Acquired Amputation and Prostheses Before the Sixteenth Century

Padula, Patricia A.; Friedmann, Lawrence W.
February 1987
Angiology;Feb1987 Part 1, Vol. 38 Issue 2, p133
Academic Journal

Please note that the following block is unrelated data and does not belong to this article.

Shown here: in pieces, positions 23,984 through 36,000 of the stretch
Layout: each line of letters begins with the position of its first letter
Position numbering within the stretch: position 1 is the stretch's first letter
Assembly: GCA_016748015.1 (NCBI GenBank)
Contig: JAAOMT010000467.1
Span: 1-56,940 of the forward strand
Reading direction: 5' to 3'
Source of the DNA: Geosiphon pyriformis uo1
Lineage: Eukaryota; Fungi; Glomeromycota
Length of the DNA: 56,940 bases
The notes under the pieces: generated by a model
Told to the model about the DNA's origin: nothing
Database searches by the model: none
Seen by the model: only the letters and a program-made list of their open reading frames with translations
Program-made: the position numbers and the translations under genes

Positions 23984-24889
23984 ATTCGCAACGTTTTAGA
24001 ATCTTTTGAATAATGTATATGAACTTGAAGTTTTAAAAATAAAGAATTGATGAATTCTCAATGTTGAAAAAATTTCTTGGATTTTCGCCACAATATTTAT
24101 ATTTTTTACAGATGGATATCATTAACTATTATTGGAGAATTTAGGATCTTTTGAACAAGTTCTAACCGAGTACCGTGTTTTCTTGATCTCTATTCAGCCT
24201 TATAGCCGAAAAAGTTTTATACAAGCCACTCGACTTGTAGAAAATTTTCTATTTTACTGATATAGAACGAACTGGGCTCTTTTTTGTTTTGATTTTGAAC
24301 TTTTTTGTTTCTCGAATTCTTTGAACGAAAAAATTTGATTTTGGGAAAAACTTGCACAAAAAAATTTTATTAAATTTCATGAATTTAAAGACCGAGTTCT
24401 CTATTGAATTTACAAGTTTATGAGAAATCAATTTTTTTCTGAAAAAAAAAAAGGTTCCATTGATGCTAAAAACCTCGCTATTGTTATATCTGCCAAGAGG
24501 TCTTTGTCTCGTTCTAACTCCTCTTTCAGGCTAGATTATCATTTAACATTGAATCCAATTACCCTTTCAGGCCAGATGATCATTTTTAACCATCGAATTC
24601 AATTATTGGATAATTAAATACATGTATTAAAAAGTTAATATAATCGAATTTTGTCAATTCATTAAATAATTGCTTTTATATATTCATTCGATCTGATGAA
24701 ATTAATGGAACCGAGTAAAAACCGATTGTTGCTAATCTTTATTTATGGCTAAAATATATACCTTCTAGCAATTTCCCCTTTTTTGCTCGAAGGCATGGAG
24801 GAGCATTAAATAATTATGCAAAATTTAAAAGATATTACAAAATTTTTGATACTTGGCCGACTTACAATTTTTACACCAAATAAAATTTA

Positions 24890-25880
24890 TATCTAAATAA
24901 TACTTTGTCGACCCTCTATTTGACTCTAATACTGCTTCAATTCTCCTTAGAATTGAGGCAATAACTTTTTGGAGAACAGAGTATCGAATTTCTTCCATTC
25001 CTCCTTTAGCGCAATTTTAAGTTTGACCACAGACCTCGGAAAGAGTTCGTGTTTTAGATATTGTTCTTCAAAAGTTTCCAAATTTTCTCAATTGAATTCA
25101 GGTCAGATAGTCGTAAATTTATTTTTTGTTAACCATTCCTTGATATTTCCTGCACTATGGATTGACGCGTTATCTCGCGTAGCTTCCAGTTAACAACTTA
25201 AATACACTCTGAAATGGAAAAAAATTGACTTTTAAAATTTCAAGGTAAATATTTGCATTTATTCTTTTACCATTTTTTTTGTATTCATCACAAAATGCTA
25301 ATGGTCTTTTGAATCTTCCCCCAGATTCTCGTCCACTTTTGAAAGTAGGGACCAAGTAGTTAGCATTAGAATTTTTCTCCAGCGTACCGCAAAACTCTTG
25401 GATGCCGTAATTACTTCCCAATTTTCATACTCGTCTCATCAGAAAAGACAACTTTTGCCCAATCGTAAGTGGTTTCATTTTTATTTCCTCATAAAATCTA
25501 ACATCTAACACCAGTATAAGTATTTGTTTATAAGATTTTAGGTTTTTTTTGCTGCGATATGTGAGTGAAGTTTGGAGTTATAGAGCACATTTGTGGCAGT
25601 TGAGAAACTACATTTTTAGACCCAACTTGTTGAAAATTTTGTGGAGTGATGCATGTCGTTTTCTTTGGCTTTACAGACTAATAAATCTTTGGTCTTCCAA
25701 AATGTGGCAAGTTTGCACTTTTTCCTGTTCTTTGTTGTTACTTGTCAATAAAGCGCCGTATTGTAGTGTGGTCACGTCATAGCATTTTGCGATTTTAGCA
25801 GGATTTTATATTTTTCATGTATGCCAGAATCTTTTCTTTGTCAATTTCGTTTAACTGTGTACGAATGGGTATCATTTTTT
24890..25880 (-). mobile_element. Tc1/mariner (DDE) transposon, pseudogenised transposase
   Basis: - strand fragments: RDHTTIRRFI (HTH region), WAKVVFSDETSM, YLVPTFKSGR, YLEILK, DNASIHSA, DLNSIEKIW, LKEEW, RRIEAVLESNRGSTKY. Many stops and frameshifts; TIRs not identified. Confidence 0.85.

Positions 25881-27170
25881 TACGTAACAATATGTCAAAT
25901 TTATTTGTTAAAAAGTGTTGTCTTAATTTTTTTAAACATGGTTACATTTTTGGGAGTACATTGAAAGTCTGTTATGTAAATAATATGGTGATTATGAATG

Amputation has been practiced at least since 43,000 B.C.E. for ritualistic, punitive, curative, or vocational reasons. Fitting with prostheses has been done since at least 1,500 B.C.E. Anesthetics were used, but which ones is not known. Analgesics such as salicylates in plants, narcotics such as cocaine and opium, and soporifics such as alcohol and peyote were common. Amputation was done with knives, axes, and saws. Control of bleeding was by ligature, cautery, bandaging pressure, and plant and animal products. Suture was with cotton or human hair, acacia and other thorns, ant jaws, and sinew, with or without a drain. Prostheses were made of fiber, wood, bone, and metals, often lined with rags.


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